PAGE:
Thursday, April 05, 2007

Genocide and paralysis

Do people ignore mass killings because they lack compassion or is it because they become overwhelmed by the numbers and thus paralyzed into inaction?

The international community seems very slow in reacting to genocide. We need only to remember what happened in Cambodia, Bosnia and Rwanda or has been happening in Darfur to know this is true. Paul Slovic argues in Foreign Policy magazine that it is not lack of compassion but
… it is our inability to comprehend numbers and relate them to mass human tragedy that stifles our ability to act. It’s not that we are insensitive to the suffering of our fellow human beings. In fact, the opposite is true. Just look at the extraordinary efforts people expend to rescue someone in distress, such as an injured mountain climber. It’s not that we only care about victims we identify with—those of similar skin color, or those who live near us: Witness the outpouring of aid to victims of the December 2004 tsunami. Yet, despite many brief episodes of generosity and compassion, the catalogue of genocide—the Holocaust, Bosnia, Rwanda, Darfur—continues to grow. The repeated failure to respond to such atrocities raises the question of whether there is a fundamental deficiency in our humanity: a deficiency that—once identified—could be overcome.

The psychological mechanism that may play a role in many, if not all, episodes in which mass murder is neglected involves what’s known as the “dance of affect and reason” in decision-making. Affect is our ability to sense immediately whether something is good or bad. But the problem of numbing arises when these positive and negative feelings combine with reasoned analysis to guide our judgments, decisions, and actions. Psychologists have found that the statistics of mass murder or genocide—no matter how large the numbers—do not convey the true meaning of such atrocities. The numbers fail to trigger the affective emotion or feeling required to motivate action. In other words, we know that genocide in Darfur is real, but we do not “feel” that reality. In fact, not only do we fail to grasp the gravity of the statistics, but the numbers themselves may actually hinder the psychological processes required to prompt action.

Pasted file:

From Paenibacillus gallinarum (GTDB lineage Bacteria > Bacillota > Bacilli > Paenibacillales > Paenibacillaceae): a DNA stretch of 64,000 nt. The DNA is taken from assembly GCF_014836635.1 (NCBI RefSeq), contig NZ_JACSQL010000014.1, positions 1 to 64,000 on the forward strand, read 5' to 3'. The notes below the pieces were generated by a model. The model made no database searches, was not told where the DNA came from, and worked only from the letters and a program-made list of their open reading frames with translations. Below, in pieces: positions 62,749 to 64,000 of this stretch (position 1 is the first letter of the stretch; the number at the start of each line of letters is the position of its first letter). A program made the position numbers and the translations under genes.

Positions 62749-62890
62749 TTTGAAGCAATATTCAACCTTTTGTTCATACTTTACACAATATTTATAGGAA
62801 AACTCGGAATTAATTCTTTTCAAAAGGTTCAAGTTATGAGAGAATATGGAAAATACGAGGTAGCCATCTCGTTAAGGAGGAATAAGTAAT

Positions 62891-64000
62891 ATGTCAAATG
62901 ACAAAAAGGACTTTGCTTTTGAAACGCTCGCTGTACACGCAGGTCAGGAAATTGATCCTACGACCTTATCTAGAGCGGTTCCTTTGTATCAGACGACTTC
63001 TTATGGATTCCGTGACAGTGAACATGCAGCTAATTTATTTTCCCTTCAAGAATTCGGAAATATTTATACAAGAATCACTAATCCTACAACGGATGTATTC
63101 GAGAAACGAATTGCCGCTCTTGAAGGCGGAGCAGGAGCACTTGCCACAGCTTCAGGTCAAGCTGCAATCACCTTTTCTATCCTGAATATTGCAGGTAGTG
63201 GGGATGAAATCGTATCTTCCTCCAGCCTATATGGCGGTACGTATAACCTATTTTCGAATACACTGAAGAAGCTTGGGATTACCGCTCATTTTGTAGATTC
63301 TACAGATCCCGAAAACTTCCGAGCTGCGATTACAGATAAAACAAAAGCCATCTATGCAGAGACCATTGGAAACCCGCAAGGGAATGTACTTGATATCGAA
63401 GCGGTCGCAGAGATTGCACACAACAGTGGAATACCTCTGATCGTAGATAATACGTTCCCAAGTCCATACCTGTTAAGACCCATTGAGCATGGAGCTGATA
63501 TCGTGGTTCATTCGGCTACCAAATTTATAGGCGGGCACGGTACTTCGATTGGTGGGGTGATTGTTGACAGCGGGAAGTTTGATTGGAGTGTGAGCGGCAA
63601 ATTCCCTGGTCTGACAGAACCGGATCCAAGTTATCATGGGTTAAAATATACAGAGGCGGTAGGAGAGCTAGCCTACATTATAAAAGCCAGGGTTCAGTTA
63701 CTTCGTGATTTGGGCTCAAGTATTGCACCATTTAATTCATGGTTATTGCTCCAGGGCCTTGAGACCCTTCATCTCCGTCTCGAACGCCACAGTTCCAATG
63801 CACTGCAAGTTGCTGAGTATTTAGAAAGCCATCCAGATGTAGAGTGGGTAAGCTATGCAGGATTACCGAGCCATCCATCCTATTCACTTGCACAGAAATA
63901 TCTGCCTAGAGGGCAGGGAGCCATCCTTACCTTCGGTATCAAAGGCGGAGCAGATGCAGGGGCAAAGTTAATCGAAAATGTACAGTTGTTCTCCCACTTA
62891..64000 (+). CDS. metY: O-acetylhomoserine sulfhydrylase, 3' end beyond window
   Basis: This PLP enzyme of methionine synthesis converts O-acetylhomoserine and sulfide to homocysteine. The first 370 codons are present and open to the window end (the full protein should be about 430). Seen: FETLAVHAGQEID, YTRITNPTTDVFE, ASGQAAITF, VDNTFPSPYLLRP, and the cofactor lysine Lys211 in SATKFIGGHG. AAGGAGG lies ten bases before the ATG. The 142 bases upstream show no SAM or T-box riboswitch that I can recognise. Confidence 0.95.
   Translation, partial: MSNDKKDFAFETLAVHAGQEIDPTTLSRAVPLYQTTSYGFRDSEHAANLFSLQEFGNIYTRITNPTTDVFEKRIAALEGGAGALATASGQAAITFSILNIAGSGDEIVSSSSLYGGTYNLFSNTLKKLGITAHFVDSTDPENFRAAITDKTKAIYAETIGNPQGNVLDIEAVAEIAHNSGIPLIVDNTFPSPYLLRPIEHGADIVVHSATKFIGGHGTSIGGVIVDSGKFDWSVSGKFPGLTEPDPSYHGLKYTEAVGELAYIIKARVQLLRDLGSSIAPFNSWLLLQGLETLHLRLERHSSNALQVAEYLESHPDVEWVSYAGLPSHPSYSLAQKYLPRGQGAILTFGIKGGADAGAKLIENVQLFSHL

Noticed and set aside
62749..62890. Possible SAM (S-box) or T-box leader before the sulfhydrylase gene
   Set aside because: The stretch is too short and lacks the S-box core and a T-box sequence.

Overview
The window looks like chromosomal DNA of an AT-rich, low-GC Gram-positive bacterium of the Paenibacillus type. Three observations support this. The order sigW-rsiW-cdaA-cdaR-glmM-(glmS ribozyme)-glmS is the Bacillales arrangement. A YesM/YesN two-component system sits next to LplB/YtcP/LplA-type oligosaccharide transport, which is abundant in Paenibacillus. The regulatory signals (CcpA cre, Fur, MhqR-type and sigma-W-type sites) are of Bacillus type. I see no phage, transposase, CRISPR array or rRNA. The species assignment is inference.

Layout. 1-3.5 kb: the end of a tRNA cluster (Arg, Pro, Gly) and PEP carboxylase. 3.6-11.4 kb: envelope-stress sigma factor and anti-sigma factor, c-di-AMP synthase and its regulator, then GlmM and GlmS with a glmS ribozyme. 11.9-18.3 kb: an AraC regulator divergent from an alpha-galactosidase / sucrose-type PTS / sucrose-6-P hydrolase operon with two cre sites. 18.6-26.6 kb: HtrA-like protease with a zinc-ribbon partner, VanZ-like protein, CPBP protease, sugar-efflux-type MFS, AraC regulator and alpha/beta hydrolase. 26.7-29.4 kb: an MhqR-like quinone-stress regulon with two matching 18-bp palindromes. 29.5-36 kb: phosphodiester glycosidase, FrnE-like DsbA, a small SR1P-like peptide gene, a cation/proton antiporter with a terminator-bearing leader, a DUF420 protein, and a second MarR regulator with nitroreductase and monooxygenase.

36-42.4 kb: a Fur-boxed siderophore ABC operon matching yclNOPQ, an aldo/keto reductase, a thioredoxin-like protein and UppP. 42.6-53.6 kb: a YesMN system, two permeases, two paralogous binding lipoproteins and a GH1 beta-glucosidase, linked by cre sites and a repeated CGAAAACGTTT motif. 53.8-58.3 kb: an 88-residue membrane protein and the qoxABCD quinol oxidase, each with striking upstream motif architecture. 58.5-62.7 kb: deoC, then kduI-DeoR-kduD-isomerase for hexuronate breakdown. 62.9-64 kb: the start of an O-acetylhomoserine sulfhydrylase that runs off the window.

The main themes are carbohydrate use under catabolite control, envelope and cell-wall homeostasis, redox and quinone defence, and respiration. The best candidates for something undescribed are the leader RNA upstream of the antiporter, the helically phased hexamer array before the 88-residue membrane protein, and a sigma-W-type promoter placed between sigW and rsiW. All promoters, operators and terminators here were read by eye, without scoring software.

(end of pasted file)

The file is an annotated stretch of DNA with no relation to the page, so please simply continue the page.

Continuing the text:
When writer Annie Dillard was struggling to comprehend the mass human tragedies that the world ignores, she asked, “At what number do other individuals blur for me?” In other words, when does “compassion fatigue” set in? Our research suggests that the “blurring” of individuals may begin as early as the number two.

If this is true, it’s no wonder compassion is absent when deaths number in the hundreds of thousands. But there is a difference between merely being aware of this diminishing sensitivity and appreciating its broader implications. This is especially true when you consider how difficult it is to create, let alone sustain, the emotional responses needed to spark action.

In light of our historical and psychological deficiencies, it is time to re-examine this human failure. Because if we are waiting for a tipping point to spur action against genocide, we could be waiting forever.
That last point is critical. If we are ever to move in a timely manner to stop mass crimes against humanity we need to recognize there is an ingrained reluctance to act. The tipping point should always be now.

You can read his entire article here.

1 comment:

Red Jenny said...

Very interesting... and very true.

I think it is more effective to tell a story. A story of one person or family affected by a situation, for example. The idea is to create empathy - when the reader identifies with the person in the story, and says: "There but by the grace of God go I"

I was thinking about this in the context of Iraq and the lack of electricity. Most homes get electricity only, say, 3 hours a day. That sounds like a lot (3 whole hours!) until you start thinking about something simple: food spoilage. It's already hard enough to get food to eat, and it can't even be safely stored without consistent electricity to power the refrigerator.

For some reason this made me really sad when I thought about that, even though it's but a tiny part of the totality of suffering.

On top of the fear of dying, this to me highlights the total lack of normalcy of an Iraqi life.